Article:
Grief is awful. It is gut-wrenching, numbing, overwhelming, and difficult. Sometimes its good to hold our memories, our grief, our loss. Other times, it can be beneficial to set our grief to the side for a moment and look to the distractions of every day life, if we can. Talk with people who understand. Pray. It is a process and it will take time to heal. In my own encounters with loss, the one way I have found to get through grief is to actually work on moving through it. There are no shortcuts. Everyone grieves differently, and everyone has their own process.
It is not only the loss of another person that can bring grief. It’s the loss of a pet, moving to a new city, starting a new job, the loss of future plans, the loss of an event, things from the past, or the year that is 2020. The holidays can also make grief more evident. We look to the good, the memories, the hope that should be there. But when someone is gone, it can be incredibly painful.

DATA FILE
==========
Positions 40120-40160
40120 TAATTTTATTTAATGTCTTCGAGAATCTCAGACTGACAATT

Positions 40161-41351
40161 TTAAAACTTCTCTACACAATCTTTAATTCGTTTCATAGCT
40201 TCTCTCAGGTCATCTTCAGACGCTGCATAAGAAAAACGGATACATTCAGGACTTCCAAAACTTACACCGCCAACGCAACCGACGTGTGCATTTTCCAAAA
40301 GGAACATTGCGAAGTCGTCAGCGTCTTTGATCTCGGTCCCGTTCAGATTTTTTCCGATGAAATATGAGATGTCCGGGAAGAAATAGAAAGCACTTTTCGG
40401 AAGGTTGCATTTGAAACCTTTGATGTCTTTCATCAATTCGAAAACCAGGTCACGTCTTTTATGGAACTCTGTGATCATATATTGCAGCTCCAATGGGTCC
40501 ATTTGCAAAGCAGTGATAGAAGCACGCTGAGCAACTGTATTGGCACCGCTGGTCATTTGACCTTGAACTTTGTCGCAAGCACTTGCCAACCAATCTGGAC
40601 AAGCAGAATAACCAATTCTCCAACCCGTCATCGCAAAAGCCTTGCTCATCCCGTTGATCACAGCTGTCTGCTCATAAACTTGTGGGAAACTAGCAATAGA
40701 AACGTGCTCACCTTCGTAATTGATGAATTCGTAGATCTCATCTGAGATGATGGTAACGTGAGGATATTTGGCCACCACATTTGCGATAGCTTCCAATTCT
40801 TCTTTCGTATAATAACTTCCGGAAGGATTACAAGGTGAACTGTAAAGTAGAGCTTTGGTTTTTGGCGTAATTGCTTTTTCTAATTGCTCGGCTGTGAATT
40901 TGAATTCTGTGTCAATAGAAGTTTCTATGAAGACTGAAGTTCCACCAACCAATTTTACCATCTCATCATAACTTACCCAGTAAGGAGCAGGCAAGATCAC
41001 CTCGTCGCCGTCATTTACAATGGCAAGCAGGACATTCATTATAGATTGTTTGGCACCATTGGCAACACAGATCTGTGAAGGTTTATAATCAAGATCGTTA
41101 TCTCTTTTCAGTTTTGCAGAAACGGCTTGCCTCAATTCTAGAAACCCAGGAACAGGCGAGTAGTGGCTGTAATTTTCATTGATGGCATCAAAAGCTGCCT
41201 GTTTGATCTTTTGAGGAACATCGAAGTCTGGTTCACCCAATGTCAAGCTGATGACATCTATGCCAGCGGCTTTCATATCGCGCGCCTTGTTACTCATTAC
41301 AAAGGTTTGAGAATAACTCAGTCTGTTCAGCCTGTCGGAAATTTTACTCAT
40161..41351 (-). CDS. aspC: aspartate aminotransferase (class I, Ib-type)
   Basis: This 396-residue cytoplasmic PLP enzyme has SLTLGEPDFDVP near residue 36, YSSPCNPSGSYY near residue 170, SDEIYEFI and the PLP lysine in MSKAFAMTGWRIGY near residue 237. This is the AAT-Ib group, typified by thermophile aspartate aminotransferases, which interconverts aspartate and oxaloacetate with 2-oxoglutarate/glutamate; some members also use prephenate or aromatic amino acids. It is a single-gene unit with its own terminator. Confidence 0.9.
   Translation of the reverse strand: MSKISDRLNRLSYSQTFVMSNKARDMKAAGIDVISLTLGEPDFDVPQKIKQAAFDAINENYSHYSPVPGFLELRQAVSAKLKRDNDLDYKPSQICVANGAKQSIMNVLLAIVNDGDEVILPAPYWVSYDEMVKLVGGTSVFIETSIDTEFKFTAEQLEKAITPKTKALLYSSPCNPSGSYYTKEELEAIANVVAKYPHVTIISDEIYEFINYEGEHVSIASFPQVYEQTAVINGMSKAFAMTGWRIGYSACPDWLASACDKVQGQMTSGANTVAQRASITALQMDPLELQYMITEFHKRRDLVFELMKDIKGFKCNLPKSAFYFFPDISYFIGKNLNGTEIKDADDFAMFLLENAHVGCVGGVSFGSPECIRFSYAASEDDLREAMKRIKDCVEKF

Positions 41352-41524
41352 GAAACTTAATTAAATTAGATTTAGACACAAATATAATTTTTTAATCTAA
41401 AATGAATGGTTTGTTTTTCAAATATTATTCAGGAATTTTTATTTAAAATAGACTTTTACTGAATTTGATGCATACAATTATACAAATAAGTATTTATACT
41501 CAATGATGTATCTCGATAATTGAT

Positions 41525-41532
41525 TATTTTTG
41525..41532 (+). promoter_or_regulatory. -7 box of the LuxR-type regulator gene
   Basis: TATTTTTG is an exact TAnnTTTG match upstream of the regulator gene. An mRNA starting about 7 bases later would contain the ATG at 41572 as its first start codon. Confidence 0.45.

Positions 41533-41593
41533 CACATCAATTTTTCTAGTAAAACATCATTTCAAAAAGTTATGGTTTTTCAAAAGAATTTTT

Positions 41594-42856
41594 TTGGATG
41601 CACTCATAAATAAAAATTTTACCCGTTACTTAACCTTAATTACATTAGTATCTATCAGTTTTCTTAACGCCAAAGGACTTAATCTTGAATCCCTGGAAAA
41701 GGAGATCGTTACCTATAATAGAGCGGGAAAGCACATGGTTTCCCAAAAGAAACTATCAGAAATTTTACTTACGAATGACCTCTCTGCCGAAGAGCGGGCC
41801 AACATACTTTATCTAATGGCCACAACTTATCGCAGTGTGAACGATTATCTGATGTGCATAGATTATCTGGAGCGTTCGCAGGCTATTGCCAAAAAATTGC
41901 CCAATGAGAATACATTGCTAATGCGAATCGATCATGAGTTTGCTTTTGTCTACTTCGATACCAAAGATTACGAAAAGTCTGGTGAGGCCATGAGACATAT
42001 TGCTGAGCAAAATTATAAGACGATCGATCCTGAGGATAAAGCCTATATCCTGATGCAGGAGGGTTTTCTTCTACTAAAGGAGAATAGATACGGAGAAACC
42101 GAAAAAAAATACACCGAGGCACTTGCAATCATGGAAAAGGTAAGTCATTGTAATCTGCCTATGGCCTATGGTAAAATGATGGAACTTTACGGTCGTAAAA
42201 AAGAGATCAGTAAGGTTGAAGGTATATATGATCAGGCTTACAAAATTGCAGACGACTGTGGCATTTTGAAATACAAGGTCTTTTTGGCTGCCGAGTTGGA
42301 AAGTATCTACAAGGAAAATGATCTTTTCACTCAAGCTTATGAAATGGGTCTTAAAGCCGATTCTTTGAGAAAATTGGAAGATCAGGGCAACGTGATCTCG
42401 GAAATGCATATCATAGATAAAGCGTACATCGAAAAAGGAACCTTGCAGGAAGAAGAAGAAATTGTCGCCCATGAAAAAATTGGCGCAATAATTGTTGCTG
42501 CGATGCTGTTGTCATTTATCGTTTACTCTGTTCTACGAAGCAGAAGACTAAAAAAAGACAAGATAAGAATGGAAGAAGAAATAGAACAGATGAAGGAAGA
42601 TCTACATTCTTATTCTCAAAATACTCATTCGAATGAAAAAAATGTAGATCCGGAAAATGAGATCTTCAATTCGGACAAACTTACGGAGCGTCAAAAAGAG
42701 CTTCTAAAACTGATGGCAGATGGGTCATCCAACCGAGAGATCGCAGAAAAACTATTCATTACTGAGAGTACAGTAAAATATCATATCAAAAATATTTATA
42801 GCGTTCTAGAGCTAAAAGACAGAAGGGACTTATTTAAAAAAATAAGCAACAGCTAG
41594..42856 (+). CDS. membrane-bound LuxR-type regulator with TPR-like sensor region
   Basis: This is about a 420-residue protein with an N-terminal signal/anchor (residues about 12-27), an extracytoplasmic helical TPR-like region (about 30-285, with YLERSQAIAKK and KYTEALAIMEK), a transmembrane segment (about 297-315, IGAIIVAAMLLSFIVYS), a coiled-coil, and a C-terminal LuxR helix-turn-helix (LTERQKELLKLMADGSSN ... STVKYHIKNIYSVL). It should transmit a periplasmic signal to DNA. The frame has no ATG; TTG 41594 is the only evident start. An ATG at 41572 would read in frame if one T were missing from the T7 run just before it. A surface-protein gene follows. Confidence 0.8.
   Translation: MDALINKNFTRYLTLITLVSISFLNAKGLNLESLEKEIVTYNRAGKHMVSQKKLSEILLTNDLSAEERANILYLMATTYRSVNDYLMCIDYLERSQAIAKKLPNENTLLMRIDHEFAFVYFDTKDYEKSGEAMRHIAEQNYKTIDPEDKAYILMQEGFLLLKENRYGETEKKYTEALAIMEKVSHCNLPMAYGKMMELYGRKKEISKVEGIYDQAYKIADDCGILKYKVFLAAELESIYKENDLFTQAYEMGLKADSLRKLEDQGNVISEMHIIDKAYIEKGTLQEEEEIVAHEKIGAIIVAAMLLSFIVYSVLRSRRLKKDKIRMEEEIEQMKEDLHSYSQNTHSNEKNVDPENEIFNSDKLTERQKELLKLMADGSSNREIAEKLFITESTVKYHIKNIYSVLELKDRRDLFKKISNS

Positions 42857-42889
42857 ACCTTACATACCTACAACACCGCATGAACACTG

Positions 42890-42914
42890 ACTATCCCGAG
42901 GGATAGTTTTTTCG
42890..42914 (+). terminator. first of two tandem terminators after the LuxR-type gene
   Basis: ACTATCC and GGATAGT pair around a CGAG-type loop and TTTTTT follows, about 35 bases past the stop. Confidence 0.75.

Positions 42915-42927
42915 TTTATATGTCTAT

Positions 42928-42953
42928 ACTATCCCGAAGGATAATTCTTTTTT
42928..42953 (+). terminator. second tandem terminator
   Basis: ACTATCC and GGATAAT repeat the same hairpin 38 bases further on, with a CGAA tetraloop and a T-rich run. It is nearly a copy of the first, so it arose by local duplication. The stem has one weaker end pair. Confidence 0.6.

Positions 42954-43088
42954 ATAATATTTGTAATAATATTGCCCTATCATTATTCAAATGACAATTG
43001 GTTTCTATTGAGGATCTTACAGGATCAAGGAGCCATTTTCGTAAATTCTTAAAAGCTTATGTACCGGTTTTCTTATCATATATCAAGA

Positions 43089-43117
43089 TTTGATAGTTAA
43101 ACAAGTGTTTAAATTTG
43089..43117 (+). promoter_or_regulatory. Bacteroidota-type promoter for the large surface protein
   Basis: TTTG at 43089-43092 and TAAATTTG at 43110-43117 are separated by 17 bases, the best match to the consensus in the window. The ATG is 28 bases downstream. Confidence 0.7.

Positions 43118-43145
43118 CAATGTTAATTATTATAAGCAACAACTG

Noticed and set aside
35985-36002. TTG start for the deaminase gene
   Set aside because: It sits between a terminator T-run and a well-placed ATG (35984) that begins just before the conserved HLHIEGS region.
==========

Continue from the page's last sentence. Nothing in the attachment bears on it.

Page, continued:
In our grief, we may not see the light of hope. But there is hope. There is so much comfort and power the comes from a God who sits with us in the ashes, a God who cares for us and loves us regardless of how much we feel loved, or how alone we might feel. If you find yourself grieving this year, give yourself permission to grieve and work through things. Pray, talk with God, talk with people, reach out for help.
Some resources are listed here – a few Bible verses, and a list of books and websites you might find helpful. One of the websites includes some of the normal signs and symptoms that come with grief.
During this time, may you find even in the deepest grief that your faith can grow deeper and your understanding of God, more personal and profound. May you sense and be comforted by the Hope that shines light into the darkness.
Chaplain in Palliative Care